So how has it been going? As I suspected that radiotherapy isn't really better or worse than the chemotherapy - it's just different. The chemo was every three weeks and had some pretty severe side effect. The radiotherapy has fewer side effects but still makes me very tired not to mention the skin around the affected area being rather red and sore. And unlike the chemo for the radiotherapy I have to go in every day. For the first week or so it was pretty fast since I was only scheduled to be zapped under one machine, the Clinac 600. But that didn't last. My oncologist decided to add a second machine with a different dose and that has added hours to my time at the hospital. So these days I am spending roughly 3-5 hours a day in Saint Cloud and in the clinic. Happily it's not for much longer - the radiotherapy ends for me on December 20th. I could not ask for a nicer Christmas present.
Three things about this church that I absolutely love: the Chapel to Mary which has a really beautiful mosaic of angels playing various musical instruments which appeals to the violinist in me; the request you see as you enter the church which asks that you pray for the various benefactors who over the years have contributed to the support of this particular parish - the first name on the list is Sa Majesté Marie Antoinette, a woman who may have been a bit clueless but surely did not lack for piety; and the last a mosaic hidden on the wall of one of the chapels that pays tribute to the visit of an American bishop from St. Louis.
All this and the nave which is quite stunning.
Another benefit has been a gradual getting to know the other patients and the technicians that manage the accelerators for our daily doses. Again teamwork is required here. The techs have a hell of a job keeping the machines up and running and the flow of patients moving. Over the past few weeks there have been technical problems which have meant delays of up to 2 hours. I was under one the other day and it was taking longer than normal and so I looked up at the screen only to see something that looked suspiciously like a Windows error message. First and I hope the only time in my life I will ever pray, "Please God, be cool and do not let this machine be managed with Microsoft software..."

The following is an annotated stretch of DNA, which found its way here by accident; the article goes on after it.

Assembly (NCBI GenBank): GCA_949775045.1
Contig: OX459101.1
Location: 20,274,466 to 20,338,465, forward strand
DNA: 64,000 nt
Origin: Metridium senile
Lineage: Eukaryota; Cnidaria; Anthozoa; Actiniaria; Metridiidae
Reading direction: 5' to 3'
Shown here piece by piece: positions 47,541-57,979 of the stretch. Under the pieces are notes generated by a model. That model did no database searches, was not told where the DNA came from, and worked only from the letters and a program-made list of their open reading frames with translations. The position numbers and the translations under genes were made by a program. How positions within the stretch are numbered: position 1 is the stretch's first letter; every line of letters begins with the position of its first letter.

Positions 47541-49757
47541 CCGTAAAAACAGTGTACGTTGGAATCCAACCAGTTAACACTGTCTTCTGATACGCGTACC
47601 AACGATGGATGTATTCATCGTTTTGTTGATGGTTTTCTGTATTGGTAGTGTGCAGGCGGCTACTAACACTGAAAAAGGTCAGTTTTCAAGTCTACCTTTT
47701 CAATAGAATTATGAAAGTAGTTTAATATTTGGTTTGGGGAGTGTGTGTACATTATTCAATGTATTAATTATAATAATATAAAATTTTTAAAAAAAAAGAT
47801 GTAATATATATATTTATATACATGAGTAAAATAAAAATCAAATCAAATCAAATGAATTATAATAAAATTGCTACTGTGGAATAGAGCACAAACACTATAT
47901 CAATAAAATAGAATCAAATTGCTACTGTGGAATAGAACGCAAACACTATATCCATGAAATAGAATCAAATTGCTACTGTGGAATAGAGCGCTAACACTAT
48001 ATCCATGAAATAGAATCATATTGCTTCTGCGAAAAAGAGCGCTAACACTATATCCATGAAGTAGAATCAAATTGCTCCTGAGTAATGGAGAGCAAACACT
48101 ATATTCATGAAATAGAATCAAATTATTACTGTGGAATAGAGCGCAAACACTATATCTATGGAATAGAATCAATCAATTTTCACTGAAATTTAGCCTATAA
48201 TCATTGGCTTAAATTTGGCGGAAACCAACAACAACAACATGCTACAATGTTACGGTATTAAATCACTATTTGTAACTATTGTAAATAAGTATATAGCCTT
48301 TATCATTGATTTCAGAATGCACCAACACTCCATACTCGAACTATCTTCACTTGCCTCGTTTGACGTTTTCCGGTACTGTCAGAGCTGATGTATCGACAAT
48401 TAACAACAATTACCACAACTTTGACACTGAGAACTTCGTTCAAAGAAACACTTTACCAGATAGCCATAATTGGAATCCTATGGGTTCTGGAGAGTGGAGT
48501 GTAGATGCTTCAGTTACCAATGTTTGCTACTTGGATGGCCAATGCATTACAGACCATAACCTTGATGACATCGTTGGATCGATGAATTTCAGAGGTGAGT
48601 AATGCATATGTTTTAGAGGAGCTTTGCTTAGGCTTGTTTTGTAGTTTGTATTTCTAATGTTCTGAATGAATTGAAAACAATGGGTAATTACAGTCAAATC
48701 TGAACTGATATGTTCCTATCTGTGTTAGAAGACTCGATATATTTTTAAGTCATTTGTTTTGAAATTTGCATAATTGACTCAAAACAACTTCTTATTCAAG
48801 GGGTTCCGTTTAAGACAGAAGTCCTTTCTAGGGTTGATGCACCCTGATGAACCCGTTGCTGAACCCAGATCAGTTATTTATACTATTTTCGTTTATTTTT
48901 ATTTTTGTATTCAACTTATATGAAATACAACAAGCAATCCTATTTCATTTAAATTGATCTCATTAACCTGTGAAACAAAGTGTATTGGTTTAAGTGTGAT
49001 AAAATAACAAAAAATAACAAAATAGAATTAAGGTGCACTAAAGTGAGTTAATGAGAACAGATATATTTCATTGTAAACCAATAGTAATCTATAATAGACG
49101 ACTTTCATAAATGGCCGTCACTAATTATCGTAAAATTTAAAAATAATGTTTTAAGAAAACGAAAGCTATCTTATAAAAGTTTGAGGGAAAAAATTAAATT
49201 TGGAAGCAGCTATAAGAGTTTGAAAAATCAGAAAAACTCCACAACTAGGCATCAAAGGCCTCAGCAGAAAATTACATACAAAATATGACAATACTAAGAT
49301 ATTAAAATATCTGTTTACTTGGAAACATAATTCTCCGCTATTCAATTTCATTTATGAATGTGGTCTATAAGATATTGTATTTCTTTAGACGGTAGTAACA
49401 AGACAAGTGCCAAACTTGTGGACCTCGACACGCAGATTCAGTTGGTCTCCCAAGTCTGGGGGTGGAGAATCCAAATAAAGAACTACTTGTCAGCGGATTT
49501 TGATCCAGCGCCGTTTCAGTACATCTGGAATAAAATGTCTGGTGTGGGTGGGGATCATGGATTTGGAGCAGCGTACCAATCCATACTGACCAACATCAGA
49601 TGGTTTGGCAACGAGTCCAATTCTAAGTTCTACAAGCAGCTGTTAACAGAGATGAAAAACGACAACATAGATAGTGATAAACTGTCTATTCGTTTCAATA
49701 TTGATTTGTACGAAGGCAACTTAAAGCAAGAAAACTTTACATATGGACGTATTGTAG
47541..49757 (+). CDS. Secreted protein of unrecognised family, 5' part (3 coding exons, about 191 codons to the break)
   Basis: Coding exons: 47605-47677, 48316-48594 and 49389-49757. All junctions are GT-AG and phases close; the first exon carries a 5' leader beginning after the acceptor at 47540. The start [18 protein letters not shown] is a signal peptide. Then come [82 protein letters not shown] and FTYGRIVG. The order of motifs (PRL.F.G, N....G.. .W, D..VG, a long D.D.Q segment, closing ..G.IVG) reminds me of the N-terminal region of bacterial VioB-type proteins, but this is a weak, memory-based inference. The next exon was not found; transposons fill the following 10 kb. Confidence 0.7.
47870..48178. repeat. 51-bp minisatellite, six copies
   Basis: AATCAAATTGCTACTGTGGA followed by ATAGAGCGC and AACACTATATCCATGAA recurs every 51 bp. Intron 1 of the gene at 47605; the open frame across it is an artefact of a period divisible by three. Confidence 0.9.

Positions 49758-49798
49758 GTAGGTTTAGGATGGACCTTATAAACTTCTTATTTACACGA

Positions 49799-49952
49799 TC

As patients our job most of the time is to be patient. Sometimes we do complain (the French are very creative "râleurs") but mostly everyone is calm and, to my surprise, quite friendly and more than happy to strike up conversations. It even gets a bit giddy from time to time. Earlier this week we spontaneously held a "concours" in the waiting room - we whipped off our various scarves to see who had the most hair. I didn't win but I wasn't dead last either.
And finally the last big benefit is that I get to take the train a lot from Versailles Chantiers to Saint Cloud. I'm a huge fan of trains and I like nothing better than to hop onto a warm train, settle into a seat and watch the world go by as we clickety-clack down the tracks. I get a lot of reading done as well some of which is pure brain candy (my beloved paranormal romances) but not all. You might find this odd but in the face of one's possible demise the question, "How shall I live?" becomes oddly pressing and of enormous interest.
Right now I'm working my way through two books, the first of which was sent to me by family in California called Trustful Surrender to Divine Providence by the 17th century religious writer, Father Jean-Baptiste Saint-Jure, and a few words from Saint Claude de la Colombière (both French and of the Society of Jesus aka the Jesuits) all translated from the original French. A pretty extraordinary little book.
The second is also pretty amazing, and though it comes from a different starting point from the above book, it ends up more or less in the same place with similar counsel. It's called Stoic Serenity by Keith Seddon and it's both a self-paced course on that philosophy which has you reading excerpts from Seneca's Letters from a Stoic and the Meditations by Marcus Aurelius and a very good read all by itself since Dr. Seddon is quite a good writer. I'll end this post with one of the quotations I've been contemplating over the past few days:
Can what has happened to you prevent you in any way from being just, high-minded, self-controlled, prudent, deliberate in your judgement, empty of deceit, self-respecting, free, or prevent you from possessing any of the qualities that, by their presence, make it possible for man's nature to come into its own.
So henceforth, in the face of every difficulty that leads you to feel distress, remember to apply this principle: this is no misfortune, but to bear it with a noble spirit is good fortune.